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Q: I love my daughter, but I’ve had a lot of anxiety since she’s been born. I’m busy day and night, and yet I feel unproductive. I can’t keep up with the house, which I feel bad about, though people tell me not to. Then I feel guilty that I’m thinking about the dirty dishes when I’m supposed to be “enjoying every minute” with her. How do you balance the two?

A: I totally could have written this question when my first born was little.

In fact, it’s probably why I became a life coach: to learn how to be happy in the life I had — needy children, endless chores, my own restless ambition, and all.

I think the first thing to know is that this period of your life is actually finite. That’s what those people who tell you to “enjoy every minute” really mean. They know it because they’ve lived it: their children grew up. When things turn out well – when children become independent and likable – it’s human nature to minimize the hard times and remember mostly the good.

The trouble is, you don’t know that yet. You haven’t lived it, and – try as we might – it just isn’t possible to learn from someone else’s experience. You don’t know how you’re going to get through it and how it will end. That’s where your anxiety is coming from.

The second thing, then, is to acknowledge the truth of your experience: you cannot in early motherhood think and plan and do the way you did before you had your baby. It’s one of the biggest, most disorienting, and least anticipated transitions thrust on new mothers.

In your pre-baby life, you realize now, you had almost total freedom and were surrounded by other free people. After the birth, however, your life revolves around the tiny (adorable) creature of ever-refreshing, urgent need. Your freedom is gone.

Or is it? You cannot change the circumstances: your baby really does need you most of the time and there really are chores to do to maintain your life.

But there are ways to change how you think about your circumstances, and that makes all the difference to your sense of well-being.

I want to share with you one way, mindfulness, and a few suggestions to implement it in your life right now, to ease your anxiety and increase your feelings of enjoyment.

What is Mindfulness and Why Do I Want to Practice It?

Mindfulness is the full-sensory non-judgmental observation of life.

Scientific studies show that mindfulness is associated with decreased stress and increased feelings of peace and connection – something that experienced meditators have known for centuries.

We achieve this state easily when encountering something novel and powerful, such as a spectacular sunset, the first bite of a delicious dish, and romantic attraction.

Our body and our minds are efficiency experts and novelty-seekers, however. When we are in familiar surroundings, doing familiar tasks, around familiar people, we slip out of mindfulness and onto autopilot instead. We leave the present and drift into a review of the past or imagining the future.

This can be a breeding ground for anxiety, however, as your question indicates. The trick is to find the novel in the familiar.

Easy Mindfulness Moments for Busy Parents

Here are a few suggestions for incorporating mindfulness into your day.


It seems sometimes that feeding your children, whether from breast, bottle, or bowl, is just about all you do. Let it be a time – like the meditation bell or call to prayer – to be present, if just for five minutes, each time you sit down.  Breastfeeding releases powerful feel-good hormones, creating a positive addiction that bonds you and baby together. Pay attention and take advantage! If you have an older child, do you pop up and start cleaning up as soon as you put food in front of him? Why not sit with him a few minutes and watch – without judgment – how he enjoys his food with all his senses. Notice his pincer grasp or spoon work. What difference does that make?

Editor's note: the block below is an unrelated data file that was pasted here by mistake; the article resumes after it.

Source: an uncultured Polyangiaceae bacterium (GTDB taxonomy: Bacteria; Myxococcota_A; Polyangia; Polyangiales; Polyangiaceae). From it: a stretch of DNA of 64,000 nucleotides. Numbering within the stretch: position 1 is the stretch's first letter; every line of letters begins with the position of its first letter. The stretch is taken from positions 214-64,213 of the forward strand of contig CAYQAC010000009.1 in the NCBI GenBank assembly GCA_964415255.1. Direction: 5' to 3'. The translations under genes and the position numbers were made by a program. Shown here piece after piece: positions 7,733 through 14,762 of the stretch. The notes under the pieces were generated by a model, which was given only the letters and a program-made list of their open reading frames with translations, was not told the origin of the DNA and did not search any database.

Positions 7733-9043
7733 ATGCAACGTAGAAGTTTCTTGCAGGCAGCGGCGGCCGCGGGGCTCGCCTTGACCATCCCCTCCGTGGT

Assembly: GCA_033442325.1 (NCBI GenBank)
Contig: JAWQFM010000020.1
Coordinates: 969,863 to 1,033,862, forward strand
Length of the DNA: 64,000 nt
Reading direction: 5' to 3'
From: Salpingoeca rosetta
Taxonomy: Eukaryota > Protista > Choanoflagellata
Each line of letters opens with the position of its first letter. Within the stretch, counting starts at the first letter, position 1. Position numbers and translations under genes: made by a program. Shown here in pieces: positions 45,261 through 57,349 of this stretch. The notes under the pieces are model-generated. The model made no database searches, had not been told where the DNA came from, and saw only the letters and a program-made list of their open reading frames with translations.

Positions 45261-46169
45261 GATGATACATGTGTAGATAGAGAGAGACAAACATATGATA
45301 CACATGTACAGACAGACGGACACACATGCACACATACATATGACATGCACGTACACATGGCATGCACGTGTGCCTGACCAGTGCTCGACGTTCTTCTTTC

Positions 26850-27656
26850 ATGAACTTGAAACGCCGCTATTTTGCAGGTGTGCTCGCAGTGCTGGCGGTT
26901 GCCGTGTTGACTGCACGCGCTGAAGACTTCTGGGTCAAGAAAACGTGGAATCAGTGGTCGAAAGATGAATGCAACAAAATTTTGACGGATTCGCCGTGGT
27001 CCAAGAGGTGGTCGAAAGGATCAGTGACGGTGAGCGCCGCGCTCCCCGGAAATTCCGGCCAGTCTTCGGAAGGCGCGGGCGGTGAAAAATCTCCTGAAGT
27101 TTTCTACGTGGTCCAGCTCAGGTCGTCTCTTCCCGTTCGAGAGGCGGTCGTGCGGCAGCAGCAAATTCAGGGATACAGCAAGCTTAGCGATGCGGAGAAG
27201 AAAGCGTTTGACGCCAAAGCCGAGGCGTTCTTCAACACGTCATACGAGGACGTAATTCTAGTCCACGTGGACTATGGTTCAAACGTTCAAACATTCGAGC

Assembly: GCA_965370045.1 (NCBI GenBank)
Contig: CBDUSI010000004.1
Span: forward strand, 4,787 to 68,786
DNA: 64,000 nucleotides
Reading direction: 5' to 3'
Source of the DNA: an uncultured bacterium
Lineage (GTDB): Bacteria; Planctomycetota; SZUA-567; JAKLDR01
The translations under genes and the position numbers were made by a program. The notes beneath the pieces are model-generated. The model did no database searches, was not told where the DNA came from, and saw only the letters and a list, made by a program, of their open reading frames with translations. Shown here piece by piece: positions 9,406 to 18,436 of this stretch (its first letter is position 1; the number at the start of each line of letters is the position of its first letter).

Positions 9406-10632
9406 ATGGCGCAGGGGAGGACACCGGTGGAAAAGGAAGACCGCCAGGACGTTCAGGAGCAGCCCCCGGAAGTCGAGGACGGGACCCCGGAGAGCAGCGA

When your child wakes from a nap or walks in the room

Someone once told me that your face when you see your child is how your child will see himself. Allow yourself to be delighted at the sight of her. Notice how delighted she is by the sight of you. Take two minutes to take her in with all your senses.

Dressing, including putting on shoes and coats to go out

These events can be chronic pains if you try to rush them, or daily delights if you allow them to be on child time and led by your child. (I wrote about this last week).

Experiment with dropping your agenda about how these things should be accomplished. For baby and child these tasks are novel and full of practices to be mastered. Notice your child’s choices and what she’s able to do for herself. (Is she like this spunky girl, who I cannot stop watching?)

Watching baby play

When my firstborn was little, I usually rushed away the minute she was happily playing by herself, so I could get things done. But when my son was born, I was tethered to the living room sofa breastfeeding him, and I finally noticed my daughter play.

To watch her curiosity at work, to see how absorbed she was, to really listen to her little voice in self-chat and song, took my breath away. They were timeless, precious moments, among the happiest of my life. I’m so grateful I was forced to discover them.

Reflection and planning are certainly important in adult life, and I’m not advocating that you abandon them. However, if you’re feeling more stressed out than joyful, it may be a sign that the balance between planning and presence is off.

Mindfulness can help restore it.


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